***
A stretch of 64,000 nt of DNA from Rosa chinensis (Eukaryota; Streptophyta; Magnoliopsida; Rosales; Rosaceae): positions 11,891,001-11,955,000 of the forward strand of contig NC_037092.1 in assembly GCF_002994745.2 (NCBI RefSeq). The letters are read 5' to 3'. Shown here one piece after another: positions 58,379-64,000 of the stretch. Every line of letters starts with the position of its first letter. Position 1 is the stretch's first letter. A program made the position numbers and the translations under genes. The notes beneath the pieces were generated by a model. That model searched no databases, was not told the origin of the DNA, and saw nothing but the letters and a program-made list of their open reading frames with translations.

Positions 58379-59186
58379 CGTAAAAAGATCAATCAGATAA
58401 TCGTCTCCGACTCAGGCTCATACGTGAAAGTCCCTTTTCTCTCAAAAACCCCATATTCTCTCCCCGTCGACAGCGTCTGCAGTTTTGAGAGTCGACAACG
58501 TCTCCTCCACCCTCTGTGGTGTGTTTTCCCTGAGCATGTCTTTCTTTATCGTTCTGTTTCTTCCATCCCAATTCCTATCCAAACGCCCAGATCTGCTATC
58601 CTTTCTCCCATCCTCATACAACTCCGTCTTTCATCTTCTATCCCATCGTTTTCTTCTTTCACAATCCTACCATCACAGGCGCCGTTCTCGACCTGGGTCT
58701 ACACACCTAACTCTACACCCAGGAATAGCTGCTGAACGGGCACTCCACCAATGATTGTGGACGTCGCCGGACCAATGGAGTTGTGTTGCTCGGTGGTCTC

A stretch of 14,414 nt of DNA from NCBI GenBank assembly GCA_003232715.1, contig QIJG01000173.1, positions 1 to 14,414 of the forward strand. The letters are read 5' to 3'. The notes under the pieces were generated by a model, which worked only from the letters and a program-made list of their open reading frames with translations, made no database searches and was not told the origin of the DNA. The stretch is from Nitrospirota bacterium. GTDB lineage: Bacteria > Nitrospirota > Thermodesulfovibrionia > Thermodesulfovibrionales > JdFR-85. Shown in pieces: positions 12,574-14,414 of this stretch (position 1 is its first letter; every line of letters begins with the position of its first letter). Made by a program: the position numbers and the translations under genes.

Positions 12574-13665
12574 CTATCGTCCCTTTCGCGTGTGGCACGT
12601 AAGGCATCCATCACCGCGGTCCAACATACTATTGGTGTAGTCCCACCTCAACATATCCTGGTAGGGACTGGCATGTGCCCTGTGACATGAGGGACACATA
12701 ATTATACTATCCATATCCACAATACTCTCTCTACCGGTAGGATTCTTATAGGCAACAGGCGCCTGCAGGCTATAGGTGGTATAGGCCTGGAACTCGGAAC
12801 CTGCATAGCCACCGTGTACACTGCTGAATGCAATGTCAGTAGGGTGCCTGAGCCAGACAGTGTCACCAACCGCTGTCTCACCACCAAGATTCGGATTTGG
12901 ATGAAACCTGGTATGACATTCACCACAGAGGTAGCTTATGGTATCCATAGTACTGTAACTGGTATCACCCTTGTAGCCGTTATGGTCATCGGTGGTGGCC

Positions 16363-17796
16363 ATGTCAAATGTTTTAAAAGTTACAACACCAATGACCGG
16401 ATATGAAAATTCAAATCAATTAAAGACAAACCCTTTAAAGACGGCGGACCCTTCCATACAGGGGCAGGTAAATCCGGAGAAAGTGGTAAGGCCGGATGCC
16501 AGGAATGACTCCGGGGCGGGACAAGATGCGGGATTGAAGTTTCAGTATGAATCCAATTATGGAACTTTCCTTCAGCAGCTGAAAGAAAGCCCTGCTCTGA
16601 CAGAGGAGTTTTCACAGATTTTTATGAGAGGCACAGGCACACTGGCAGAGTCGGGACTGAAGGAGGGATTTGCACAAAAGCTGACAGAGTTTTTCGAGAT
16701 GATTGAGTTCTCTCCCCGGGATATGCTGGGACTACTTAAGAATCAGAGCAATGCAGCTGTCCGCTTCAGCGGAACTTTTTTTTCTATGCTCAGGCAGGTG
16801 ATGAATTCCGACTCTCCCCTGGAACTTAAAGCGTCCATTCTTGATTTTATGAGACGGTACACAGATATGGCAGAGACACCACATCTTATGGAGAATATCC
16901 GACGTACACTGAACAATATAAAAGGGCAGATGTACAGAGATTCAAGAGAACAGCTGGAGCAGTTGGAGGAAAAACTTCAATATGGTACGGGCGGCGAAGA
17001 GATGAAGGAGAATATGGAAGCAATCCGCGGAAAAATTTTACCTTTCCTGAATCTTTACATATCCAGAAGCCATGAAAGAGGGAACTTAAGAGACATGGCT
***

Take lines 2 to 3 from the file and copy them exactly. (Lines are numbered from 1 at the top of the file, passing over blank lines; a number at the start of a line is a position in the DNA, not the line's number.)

Positions 58379-59186
58379 CGTAAAAAGATCAATCAGATAA